WASHINGTON—As Congress hurries to fund the Department of Homeland Security, the House Democratic Whip said on Monday the GOP majority is splintered, making the job in the week ahead a challenge.
A whip’s job is to know how members of Congress will vote; so you could say Steny Hoyer, D-Md., has an eye for these things.
Hoyer acknowledged House Speaker John Boehner is facing fissures in the Republican ranks.
“Boehner’s got a very difficult task,” Hoyer stated. “He’s got a deeply divided party.”
A stop-gap measure approved Friday night temporarily preserved Homeland Security funding, but only for a week. A vote on a long-term measure is expected by the end of this week.
“Another short-term [continuing resolution] … is an undermining of our national security,” Hoyer said.
Congress has until Friday to fund the agency, which has become mired in a debate about President Barack Obama’s executive action on immigration. Hardline Republicans have been demanding a reversal of the president’s policies as a condition for funding DHS.
The Senate passed legislation last week that would extend DHS funding through the fiscal year, which ends Sept. 30.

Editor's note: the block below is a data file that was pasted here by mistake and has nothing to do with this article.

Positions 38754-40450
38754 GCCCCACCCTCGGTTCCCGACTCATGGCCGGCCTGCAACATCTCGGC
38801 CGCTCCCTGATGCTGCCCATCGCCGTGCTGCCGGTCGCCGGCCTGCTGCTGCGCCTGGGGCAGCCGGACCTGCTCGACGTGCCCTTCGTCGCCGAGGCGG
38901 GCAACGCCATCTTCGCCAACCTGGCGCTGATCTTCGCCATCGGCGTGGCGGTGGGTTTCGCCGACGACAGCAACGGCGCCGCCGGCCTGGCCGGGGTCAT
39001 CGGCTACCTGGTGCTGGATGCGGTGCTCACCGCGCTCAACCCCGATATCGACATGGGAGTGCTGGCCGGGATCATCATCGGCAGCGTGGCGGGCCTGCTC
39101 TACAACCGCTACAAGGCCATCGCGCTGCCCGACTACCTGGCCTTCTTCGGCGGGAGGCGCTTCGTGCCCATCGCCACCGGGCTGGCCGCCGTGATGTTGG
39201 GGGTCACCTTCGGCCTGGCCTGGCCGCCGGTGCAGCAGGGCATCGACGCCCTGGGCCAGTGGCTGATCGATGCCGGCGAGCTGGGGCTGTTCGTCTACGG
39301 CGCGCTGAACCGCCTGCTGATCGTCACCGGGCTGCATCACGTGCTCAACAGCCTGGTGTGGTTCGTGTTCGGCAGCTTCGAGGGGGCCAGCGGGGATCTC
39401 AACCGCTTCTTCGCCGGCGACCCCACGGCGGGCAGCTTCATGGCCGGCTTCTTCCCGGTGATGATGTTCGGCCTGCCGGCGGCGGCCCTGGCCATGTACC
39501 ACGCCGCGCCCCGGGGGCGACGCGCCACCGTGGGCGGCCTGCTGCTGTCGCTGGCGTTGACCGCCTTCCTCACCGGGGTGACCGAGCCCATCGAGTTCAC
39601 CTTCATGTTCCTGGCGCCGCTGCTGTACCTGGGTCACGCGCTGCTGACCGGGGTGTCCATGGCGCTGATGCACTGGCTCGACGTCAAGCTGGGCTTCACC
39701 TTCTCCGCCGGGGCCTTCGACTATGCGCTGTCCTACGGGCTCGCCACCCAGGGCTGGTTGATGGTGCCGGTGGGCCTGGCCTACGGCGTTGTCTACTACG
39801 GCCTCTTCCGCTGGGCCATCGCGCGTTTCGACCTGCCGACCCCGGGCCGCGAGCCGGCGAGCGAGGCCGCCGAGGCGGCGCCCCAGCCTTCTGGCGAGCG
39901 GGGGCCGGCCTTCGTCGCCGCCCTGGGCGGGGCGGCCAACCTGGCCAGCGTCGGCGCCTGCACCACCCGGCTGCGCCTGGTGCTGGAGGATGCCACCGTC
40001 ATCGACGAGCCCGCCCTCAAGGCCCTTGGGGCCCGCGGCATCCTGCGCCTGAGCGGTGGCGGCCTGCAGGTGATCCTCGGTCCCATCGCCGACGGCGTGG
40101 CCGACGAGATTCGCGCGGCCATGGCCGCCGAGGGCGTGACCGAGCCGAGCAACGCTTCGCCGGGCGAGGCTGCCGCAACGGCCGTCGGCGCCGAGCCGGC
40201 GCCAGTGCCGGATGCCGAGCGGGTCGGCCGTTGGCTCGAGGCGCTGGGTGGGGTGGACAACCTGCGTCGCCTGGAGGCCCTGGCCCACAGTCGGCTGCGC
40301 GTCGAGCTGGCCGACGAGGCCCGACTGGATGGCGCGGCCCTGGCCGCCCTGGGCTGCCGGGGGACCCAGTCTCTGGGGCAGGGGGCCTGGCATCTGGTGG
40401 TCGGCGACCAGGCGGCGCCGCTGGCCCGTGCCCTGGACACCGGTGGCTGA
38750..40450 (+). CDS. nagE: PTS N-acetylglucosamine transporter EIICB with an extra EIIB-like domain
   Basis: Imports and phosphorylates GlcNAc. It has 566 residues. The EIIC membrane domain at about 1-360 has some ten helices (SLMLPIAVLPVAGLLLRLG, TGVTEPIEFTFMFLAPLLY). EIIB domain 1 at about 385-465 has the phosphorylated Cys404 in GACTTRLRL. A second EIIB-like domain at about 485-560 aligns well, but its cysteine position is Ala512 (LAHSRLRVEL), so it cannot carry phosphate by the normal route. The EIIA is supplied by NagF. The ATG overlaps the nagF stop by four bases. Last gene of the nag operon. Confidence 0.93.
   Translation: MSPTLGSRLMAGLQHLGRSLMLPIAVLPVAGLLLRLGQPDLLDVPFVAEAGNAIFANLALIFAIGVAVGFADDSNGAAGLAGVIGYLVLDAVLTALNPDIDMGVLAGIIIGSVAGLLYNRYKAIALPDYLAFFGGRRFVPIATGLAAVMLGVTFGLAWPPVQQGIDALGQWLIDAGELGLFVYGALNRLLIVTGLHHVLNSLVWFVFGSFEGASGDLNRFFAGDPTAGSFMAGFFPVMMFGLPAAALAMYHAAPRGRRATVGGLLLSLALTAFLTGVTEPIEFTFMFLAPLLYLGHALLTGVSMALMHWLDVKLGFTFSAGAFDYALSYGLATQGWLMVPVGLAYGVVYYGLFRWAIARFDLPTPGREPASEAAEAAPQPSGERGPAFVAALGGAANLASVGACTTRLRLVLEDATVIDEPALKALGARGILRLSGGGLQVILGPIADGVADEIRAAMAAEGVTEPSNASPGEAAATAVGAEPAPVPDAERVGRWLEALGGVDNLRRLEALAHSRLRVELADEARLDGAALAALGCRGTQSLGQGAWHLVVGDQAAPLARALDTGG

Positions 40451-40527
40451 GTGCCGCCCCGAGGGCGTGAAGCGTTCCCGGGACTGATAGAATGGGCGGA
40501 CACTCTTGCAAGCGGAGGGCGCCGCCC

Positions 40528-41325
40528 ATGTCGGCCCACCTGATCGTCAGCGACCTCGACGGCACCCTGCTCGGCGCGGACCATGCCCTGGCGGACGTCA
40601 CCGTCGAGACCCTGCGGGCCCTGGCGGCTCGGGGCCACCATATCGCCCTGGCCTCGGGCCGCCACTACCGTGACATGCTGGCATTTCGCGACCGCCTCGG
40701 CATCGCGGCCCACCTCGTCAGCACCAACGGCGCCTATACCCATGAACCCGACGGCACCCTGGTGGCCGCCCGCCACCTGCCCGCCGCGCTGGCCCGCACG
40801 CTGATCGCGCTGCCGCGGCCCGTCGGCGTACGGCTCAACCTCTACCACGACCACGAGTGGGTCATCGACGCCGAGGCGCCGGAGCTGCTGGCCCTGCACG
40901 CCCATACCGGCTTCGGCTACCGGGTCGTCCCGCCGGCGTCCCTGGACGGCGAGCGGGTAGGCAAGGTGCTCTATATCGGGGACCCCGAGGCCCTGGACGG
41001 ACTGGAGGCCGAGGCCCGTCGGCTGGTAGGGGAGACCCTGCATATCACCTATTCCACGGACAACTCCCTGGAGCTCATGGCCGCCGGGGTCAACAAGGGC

But GOP House leadership proposed its own three-week resolution later that day. The House vote failed 224 to 203, with more than 50 Republicans siding with the majority of Democrats.
The conservative defectors wanted immigration legislation tied to the bill, instead of the “clean” version proposed. Some Republicans argued the courts would take on the immigration battle, to no avail.
The House voted in favor of a one-week solution, 357 to 60, which will expire Friday.
Minority Leader Nancy Pelosi, D-Calif., sent a message to her party to rally votes for this one-week measure.
“Your vote tonight will assure that we will vote for full funding next week.”
But Boehner, during a Face the Nation interview Sunday, said the House will “follow regular order,” deflecting the notion he struck a deal with Pelosi.
The speaker expects a vote by the Senate on whether or not the two chambers will conference on the proposed long-term bill.
Likely to fail, this Senate vote may become irrelevant. A House procedure could allow for a member to motion for a vote on the clean Senate bill according to Roll Call. Essentially, the Democrats could force a vote on the long-term DHS funding measure and avoid an immigration amendment by arguing that a conference will not happen to deal with the issue in time.
Despite the internal opposition, prominent GOP House members are more frustrated with those who defected.
Rep. Pete King, R-N.Y., who chairs the House Homeland Security subcommittee on Counterterrorism and Intelligence, voiced his frustration on Twitter.
“I oppose what President did on immigration. But only people who are detached from reality would consider not funding DHS,” adding later, “I’ve had it with this self-righteous delusional wing of the party that leads us over the cliff.”